Theoretical Life

Yesterday, I was in Oklahoma City. My friend Kent and I went to Hafer Park and walked around. As we were walking, we talked about different stories each of us had at the park. Conversations we had with other people, when God connected us to certain people at times, and times when someone really changed perspective. Kent says something that I couldn’t agree with more.

“Life’s greatest moments are not lived in coffeeshops. And you don’t remember the coffeeshop times.”

Seeing as this is a blog, I think I may have offended eighty to ninety percent of the readers with the line I just wrote. But give me a second. I”ll explain. Coffeeshops are safe havens in culture today. It is a laid back atmosphere where you can get to know someone, talk through some things that you’re going through, write, create, discover, and think. It is a place for deep conversations or for friends to hang out. But the one thing that I have done very little at a coffeeshop is do.

Coffeeshops provide a wonderful atmosphere for theoretical lives. There are so many buzzwords in Christian culture today. I have said many of them at different times, and quite often in describing something at a coffeeshop. Phrases like,

“Sharing life together.”

“Taking the journey together.”

“Pouring into each other.”

These are all very elegant phrases. I’m not sure who came up with them, but someone at some point did.  Coffeeshops are breeding grounds for “deep, philosophical, theological, anthropological conversations” but the question is, how many moments of all the times you’ve spent in coffeeshops do you remember? For me, I don’t remember a whole lot of them. I remember meeting with people, and a genuine excitement as we talked ideas, culture, and trying to make sense of it all. One day, I woke up to the realization that I was living a theoretical life. I knew the Christian quotes. The cliche stuff. The new sayings that people put out that people retweet, and almost wait for. I could talk in a lot of different fields of study. So some people would say I was deep or smart. But my life was lived mainly in one sense.


Don Miller says that a character is what they do. In a movie for instance, a character has to do something. If Frodo doesn’t leave The Shire, the story is lame. If Luke doesn’t leave Tatooine, the story is lame. If William Wallace doesn’t revolt against the British, the story is lame. In fact, the story is never there if the characters don’t do something. If Ryan Gosling doesn’t make a move at the State Fair for Rachel McAdams in the Notebook, then nobody would have been crying at the end. A character has to do something.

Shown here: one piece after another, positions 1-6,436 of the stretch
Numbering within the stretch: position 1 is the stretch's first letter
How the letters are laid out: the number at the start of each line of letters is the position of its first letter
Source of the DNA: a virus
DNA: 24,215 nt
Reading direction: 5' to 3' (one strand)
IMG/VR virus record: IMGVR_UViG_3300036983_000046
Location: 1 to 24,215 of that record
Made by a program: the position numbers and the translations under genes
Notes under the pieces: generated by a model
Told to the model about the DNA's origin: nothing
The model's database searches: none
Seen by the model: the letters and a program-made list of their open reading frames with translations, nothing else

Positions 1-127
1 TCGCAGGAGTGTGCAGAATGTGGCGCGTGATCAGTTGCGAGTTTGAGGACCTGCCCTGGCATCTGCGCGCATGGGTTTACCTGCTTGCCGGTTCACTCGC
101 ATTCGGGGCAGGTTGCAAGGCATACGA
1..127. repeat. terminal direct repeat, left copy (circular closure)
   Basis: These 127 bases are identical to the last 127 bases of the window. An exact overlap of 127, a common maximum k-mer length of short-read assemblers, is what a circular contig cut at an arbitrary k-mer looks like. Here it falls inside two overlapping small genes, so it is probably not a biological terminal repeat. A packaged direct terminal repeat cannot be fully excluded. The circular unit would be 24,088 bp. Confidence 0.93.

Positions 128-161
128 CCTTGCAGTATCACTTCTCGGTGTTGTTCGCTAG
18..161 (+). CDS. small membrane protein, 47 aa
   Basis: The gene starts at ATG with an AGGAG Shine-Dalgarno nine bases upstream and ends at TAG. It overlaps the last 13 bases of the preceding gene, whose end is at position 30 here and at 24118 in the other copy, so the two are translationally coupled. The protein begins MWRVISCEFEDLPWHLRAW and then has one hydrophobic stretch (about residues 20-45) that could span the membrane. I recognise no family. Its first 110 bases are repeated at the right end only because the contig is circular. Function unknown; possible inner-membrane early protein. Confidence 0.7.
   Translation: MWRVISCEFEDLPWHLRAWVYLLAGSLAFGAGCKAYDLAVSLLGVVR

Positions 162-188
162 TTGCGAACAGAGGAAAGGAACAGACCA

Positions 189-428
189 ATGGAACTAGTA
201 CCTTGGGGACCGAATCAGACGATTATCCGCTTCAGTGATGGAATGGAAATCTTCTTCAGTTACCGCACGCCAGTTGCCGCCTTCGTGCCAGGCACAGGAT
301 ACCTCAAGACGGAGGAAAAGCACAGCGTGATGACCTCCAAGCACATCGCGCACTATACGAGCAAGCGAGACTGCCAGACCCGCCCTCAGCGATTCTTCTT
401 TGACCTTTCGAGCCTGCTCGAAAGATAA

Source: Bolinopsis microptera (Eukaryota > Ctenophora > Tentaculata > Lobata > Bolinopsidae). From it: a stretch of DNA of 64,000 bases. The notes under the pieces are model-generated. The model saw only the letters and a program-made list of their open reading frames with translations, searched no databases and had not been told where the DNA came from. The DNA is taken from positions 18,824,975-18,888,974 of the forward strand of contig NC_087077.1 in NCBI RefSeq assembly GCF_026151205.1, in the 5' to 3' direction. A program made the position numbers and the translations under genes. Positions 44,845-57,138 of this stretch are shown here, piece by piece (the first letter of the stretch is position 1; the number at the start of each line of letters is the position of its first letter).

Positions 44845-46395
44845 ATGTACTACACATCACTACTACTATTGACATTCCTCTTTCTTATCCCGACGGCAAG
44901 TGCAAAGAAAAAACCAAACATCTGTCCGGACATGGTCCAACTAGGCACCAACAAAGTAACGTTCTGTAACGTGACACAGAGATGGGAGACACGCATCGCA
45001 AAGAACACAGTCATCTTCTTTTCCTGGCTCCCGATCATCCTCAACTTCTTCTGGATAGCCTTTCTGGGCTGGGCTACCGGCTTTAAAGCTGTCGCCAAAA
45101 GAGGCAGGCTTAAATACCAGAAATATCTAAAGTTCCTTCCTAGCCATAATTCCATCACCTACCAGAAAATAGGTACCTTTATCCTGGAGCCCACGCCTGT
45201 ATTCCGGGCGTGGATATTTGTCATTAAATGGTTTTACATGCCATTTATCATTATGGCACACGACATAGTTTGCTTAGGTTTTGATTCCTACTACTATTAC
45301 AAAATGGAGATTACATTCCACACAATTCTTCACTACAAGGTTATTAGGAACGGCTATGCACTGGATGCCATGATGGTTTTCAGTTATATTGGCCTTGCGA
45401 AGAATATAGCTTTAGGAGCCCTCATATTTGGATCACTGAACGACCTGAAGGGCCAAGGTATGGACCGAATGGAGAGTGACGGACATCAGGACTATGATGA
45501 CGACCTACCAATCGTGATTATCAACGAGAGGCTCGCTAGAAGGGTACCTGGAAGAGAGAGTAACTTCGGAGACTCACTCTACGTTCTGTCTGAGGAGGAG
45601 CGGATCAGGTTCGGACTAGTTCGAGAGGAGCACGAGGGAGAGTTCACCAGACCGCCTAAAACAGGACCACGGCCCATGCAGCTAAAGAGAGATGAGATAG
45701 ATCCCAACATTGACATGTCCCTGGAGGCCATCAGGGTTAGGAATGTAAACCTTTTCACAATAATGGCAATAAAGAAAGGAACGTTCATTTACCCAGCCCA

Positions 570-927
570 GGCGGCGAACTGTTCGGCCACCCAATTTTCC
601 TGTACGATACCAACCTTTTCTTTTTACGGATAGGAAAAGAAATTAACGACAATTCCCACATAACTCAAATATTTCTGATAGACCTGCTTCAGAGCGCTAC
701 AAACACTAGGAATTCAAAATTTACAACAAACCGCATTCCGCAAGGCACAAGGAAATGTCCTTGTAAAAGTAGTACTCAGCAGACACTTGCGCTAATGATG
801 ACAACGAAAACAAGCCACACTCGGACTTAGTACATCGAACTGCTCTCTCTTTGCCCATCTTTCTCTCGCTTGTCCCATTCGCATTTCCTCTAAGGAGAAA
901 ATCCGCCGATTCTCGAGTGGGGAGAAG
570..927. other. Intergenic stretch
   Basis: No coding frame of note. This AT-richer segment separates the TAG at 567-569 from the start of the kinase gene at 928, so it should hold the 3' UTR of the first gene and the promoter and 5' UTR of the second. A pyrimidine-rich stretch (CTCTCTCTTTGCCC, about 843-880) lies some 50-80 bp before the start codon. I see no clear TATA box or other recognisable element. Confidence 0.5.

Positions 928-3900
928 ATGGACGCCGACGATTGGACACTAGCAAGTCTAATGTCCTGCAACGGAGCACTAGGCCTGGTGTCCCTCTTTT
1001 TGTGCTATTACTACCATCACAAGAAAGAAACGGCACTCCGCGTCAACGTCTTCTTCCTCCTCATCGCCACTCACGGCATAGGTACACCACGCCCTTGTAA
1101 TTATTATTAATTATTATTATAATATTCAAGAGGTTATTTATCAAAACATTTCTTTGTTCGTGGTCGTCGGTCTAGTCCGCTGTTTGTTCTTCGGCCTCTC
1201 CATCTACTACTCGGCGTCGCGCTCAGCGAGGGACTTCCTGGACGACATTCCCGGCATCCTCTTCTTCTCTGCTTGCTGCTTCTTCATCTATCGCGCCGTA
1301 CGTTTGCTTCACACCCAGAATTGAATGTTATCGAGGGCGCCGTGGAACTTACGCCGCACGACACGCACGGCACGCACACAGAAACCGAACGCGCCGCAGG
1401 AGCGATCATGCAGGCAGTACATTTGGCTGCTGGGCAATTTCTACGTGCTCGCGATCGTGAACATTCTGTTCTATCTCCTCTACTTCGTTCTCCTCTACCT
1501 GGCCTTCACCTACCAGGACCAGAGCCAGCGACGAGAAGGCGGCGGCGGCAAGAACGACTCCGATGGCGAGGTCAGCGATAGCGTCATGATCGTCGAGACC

Would you watch a movie where a character just went and talked about ideas all day? Probably not. Would you watch a movie where a character just did the same thing every day, going through the motions, and slaving away at something they don’t really like. Probably not. Would you watch a movie where a character faces conflict, and determines to do something different? Those are the movies we watch. And this isn’t just in movies. This is the books we read, and usually the most exciting people to be around. People who do something.

A character is what they do. And you remember what you do. The time I got lost with my family on a hike in the mountains. The time Drew and I hiked 20 miles in one day in the Appalachians, and then monsoon rains hit. The time Kyler and I did Garnett’s Youth Retreat back in college. The time we went down and fed the homeless.

You get the idea. The only way to really live a great story is to do something. If you talk about, if you cram your life with busyness, if you think about what you would do, you aren’t doing it. Because you won’t remember those stories. A character is what they do. In today’s culture, the theme is to watch other people live. To be entertained. Instead of thinking about what it would be like to do what the entertainment does, leave the theoretical life and go do it.



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